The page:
Minister of Transport and Mining, Hon. Robert Montague, says he is working to have a domestic airline operating in Jamaica in short order.“Having a domestic airline is one of my objectives because I believe that ordinary Jamaicans should have an option of taking… air transport, so I have it as one of my priorities,” he said.Mr. Montague was speaking to JIS News at the final in a series of consultations for the crafting of a new National Transport Policy (NTP), held on Wednesday (March 13) at The Knutsford Court Hotel in St. Andrew.He indicated that discussions are under way with three investment groups to start a domestic service.“The market can take up to two, and possibly three. I am leading the effort to have a domestic carrier up and running,” he said.The series of consultations, held with key stakeholders, will guide the revision of the transport policy, covering air, water, road, railway, and infrastructure and services.It identifies the issues faced in the development of the sector; the roles of Government, the private sector and the numerous authorities operating in the sector; the changes necessary in the regulatory structure; and environment and safety issues.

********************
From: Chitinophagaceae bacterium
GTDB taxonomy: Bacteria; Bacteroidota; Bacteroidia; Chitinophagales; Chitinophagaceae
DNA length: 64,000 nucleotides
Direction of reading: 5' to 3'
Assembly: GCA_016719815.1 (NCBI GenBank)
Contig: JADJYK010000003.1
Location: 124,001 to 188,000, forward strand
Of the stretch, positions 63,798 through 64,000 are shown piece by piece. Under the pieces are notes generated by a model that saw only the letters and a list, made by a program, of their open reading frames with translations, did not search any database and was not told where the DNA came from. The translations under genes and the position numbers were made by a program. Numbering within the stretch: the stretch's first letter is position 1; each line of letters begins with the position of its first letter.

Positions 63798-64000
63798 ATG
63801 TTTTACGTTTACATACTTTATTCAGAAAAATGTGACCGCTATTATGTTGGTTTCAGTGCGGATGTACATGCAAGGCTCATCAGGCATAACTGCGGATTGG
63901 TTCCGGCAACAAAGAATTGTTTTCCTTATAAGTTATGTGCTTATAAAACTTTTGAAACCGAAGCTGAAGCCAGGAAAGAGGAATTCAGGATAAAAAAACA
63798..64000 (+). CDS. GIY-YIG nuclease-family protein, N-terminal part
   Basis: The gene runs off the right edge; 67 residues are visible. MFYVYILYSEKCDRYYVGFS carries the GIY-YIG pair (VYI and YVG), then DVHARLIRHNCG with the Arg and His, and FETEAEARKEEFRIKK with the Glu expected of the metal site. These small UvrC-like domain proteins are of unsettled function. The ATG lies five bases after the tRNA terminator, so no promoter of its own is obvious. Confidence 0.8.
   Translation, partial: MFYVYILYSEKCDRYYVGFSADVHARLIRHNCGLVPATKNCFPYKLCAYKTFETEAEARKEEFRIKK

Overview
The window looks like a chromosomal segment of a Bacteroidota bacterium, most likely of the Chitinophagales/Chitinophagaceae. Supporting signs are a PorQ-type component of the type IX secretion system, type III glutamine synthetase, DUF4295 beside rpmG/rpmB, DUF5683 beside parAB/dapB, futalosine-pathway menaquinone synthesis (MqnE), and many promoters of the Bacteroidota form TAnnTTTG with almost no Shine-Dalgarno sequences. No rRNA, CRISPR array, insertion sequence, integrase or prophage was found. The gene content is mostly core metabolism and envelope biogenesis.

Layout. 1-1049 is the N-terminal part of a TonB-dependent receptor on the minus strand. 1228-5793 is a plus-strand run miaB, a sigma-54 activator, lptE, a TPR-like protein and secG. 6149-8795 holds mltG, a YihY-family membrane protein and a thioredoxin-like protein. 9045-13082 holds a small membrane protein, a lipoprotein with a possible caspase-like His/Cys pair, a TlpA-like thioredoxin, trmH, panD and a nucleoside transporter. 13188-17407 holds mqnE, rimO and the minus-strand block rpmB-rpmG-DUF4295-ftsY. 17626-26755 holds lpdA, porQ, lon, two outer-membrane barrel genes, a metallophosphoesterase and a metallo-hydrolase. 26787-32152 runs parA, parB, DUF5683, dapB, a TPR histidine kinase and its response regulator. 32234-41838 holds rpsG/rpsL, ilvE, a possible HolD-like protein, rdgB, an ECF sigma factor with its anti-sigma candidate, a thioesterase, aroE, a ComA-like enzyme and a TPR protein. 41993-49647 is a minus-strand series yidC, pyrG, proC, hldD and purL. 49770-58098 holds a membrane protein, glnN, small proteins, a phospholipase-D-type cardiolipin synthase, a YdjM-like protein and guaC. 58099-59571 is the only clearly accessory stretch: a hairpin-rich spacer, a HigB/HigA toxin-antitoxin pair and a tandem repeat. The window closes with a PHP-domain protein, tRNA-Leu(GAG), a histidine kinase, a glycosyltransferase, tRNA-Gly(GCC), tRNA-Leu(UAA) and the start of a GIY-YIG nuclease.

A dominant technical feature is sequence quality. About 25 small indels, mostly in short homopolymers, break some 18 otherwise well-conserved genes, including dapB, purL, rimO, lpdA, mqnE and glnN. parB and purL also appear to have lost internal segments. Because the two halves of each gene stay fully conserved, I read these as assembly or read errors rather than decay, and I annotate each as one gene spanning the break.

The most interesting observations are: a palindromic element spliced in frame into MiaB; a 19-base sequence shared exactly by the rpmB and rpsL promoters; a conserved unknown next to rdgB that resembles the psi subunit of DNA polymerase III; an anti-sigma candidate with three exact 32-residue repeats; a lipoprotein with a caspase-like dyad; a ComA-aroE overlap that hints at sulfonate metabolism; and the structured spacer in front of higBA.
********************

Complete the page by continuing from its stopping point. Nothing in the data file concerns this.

zoom Not enough companies in the shipping industry are following joined-up risk management procedures, according to international accountant and shipping adviser Moore Stephens.The second annual Moore Stephens Shipping Risk Survey revealed a fall in the overall level of satisfaction on the part of respondents that sound risk management had contributed to the success of their organisations. The involvement of senior management in managing risk at the highest level also declined against last year.Respondents to the survey rated the extent to which enterprise and business risk management is contributing to the success of their organisation at an average 6.6, on a scale of 1 (low) to 10 (high), compared to 6.9 last time. Under a quarter of respondents (23%) returned a rating of 8.0, compared to 26% last time, while 70% put the figure at more than 5.0 out of 10.0, as opposed to 74% in 2015.Overall, respondents rated the extent to which enterprise and business risk was being managed effectively by their organisations at 7.0 out of 10.0 (unchanged from last time).Demand trends were deemed by the greatest number of respondents to pose the highest level of risk to their organisation, closely followed by competition, with the cost and availability of finance in third place.“The survey revealed that risk is being managed effectively within a high percentage of those organisations which participated in the survey. It is nonetheless disappointing to find that confidence in the level to which enterprise and business risk management contributes to the success of shipping organisations has fallen slightly in the past 12 months. So, too, has high-level involvement by senior managers,” Michael Simms, Moore Stephens Partner, Shipping & Transport, said.Simms added that the current rating of 7.0 out of 10.0 in respect of the level of effective management of risk at companies which participated in the survey is not too discouraging, however, “it needs to be higher, as does the figure of just over 40% of companies which formally document the management of risk.”